“History-ness” and video games

I recently read the first two George R.R. Martin books (game of thrones? song of swords? One of the problems with the Kindle is you don’t get reminded of the titles). I liked them at first, but got really sick of them by the end. They’re relentlessly “plotty,” with lots of cliffhangers but little or no overall moral arc. After a while they started to seem like video games–the same basic engine, the same basic action, lots of killing, always a “next level.”

Video games are an interesting form of art, worthy of serious analysis. 1 The role something like history plays in video games is really interesting. It’s used to lend depth and heft to the story—to give the plot of the game a greater resonance. In a video game like the Halo series, “history” is like a ghost: it haunts and drives the action. Halo has an extremely complicated and elaborate backstory involving lost vanished civilizations and abandoned doomsday machines: the past, as Engels put it, literally “weighs like a nightmare on the brain of the living.” It stretches back so far that the effect is like staring into a vast open distance. It lends grandeur.

A game like Bioshock is steeped in an off-kilter history, the world of 1930s America with an overlay of modern genetic engineering. The entire plot involves uncovering a creepy alternative history spooling away from swing-era sentimentality.

These are invented histories, fantasy. An ancient civilization, abandoned ruins, mysterious origins, etc. The same use of fake history appeared in comic books and fantasy novels by, say, H. Rider Haggard. There’s a strong whiff of hokum. But “history” plays the same augmenting role in WWII video games like Call of Duty.  The underlying software engine is the same as in fantasy games: you still improbably find ammunition lying around in convenient piles, but “history” lends an “aura” to the gameplay.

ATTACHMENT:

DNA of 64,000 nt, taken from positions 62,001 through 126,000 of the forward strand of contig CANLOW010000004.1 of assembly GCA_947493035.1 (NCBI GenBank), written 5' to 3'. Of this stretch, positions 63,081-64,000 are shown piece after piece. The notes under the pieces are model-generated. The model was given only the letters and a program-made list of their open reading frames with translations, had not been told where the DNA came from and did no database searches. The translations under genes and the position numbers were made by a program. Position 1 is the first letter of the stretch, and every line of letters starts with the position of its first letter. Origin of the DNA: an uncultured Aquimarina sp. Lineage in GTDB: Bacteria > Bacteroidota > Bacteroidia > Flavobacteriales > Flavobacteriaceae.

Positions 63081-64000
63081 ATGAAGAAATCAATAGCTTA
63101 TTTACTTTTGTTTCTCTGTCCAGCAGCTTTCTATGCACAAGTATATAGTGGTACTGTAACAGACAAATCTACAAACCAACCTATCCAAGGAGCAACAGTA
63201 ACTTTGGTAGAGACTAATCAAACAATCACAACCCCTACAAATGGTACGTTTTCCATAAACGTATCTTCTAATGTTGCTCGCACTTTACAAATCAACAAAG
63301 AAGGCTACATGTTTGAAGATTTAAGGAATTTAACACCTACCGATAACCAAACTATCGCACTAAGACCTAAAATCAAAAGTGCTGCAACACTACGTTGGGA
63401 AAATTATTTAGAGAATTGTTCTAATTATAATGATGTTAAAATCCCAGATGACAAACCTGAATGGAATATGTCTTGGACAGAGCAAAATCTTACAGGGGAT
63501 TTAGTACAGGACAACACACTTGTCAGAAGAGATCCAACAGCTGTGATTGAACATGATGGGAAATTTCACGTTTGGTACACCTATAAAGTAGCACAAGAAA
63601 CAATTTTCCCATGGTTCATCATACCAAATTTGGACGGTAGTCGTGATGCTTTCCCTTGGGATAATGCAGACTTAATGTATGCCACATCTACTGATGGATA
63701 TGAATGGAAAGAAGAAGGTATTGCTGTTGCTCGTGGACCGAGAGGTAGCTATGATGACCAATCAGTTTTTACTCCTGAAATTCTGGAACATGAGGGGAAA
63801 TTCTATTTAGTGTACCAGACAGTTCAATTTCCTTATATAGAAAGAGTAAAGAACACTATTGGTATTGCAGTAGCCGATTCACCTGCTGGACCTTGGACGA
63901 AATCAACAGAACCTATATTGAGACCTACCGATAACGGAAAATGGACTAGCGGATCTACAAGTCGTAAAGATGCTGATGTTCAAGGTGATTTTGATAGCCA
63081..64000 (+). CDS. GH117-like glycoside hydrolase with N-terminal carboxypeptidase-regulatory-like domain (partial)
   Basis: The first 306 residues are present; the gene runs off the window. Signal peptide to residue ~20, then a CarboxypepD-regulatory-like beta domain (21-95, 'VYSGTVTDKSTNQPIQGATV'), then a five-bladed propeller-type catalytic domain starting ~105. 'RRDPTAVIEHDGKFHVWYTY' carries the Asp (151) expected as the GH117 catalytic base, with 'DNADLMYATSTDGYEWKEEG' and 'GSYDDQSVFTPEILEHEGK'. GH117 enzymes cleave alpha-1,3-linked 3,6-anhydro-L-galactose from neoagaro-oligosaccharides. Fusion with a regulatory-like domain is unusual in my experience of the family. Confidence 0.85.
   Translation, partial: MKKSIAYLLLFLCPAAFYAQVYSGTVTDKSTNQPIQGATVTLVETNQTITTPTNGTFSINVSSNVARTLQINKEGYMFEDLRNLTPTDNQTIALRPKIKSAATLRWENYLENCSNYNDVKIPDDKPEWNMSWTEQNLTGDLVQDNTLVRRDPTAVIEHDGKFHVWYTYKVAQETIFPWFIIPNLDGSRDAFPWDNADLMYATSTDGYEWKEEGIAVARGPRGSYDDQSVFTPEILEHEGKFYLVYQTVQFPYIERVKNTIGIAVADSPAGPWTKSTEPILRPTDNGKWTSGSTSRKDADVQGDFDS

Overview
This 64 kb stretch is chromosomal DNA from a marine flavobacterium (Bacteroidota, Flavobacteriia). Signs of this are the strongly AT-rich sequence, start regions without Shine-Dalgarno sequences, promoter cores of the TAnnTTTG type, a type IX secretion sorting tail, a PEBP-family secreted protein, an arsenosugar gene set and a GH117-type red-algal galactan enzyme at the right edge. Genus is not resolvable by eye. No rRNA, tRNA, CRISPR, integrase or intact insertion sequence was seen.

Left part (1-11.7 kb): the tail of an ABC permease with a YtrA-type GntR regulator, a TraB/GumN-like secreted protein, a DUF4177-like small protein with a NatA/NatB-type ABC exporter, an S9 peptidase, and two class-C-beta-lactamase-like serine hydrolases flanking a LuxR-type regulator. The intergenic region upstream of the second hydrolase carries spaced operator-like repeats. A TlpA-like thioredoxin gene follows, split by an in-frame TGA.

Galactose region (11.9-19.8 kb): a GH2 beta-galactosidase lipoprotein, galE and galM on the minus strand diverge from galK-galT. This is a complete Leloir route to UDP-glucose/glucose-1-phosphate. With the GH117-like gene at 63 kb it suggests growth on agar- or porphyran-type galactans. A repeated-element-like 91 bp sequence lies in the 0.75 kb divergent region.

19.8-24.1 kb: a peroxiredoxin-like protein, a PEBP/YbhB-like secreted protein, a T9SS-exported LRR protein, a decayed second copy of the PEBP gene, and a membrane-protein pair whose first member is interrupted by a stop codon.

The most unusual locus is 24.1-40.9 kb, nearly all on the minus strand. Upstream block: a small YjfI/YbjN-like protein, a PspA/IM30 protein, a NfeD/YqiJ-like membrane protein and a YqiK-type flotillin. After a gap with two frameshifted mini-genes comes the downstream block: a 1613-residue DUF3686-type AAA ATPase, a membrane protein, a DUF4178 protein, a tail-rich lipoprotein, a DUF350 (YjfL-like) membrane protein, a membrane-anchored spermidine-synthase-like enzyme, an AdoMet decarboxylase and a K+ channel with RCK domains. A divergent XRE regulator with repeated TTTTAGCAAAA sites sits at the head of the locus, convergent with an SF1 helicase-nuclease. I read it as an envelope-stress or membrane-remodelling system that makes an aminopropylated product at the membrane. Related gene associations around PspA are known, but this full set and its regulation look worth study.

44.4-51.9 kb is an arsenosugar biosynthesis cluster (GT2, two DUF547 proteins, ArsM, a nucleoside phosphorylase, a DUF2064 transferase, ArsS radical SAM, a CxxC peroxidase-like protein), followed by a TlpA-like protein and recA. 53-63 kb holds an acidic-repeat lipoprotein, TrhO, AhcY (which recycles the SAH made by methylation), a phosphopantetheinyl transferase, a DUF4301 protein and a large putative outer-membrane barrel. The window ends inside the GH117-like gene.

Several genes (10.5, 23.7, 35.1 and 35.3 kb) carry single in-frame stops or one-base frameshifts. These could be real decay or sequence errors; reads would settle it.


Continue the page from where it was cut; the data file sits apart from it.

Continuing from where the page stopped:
I’m the first to agree that this isn’t really history. It’s just a bunch of fantasy, and no amount of “accuracy” in recreating, say, uniform details or weapons trajectory would make it history. Nobody makes a video game about the quartermaster division, but armies win and lose on logistics and supply, and politics and diplomacy, and the work people do on the homefront. So I’d declare Call of Duty bad history, incomplete, or history poorly taught.

But at the same time, why do I like history? For many of the same reasons people like “history-ness” in video games. History lends depth and complexity and grandeur to the present: it “haunts” the present. History contains revelations of very different worlds and very different ways of living, and includes mysterious events that have to be puzzled out. The “historyness” of video games represents an impulse towards history, and the meaning of history in the present, that’s worth taking seriously.

We obviously can’t teach a history of the American revolution that includes chain guns and piles of ammo in the barn, and the problems that apply to re-enactment apply to video games: they mistake imitating for being. But the profession of history ought to be taking this impulse seriously.

 

Update: My colleague Matt Karush sent me this very funny and astonishing clip of comedian Kumail Nanjiani talking about Call of Duty: Karachi, depicting the city in which he grew up.

 

  1. I like video games and used to enjoy playing them, but when they got too graphically sophisticated they started to give me motion sickness, and I started to lack both the coordination and the time/desire to develop it. But my son, now 20, was a serious video gamer and I watched a lot of what he played

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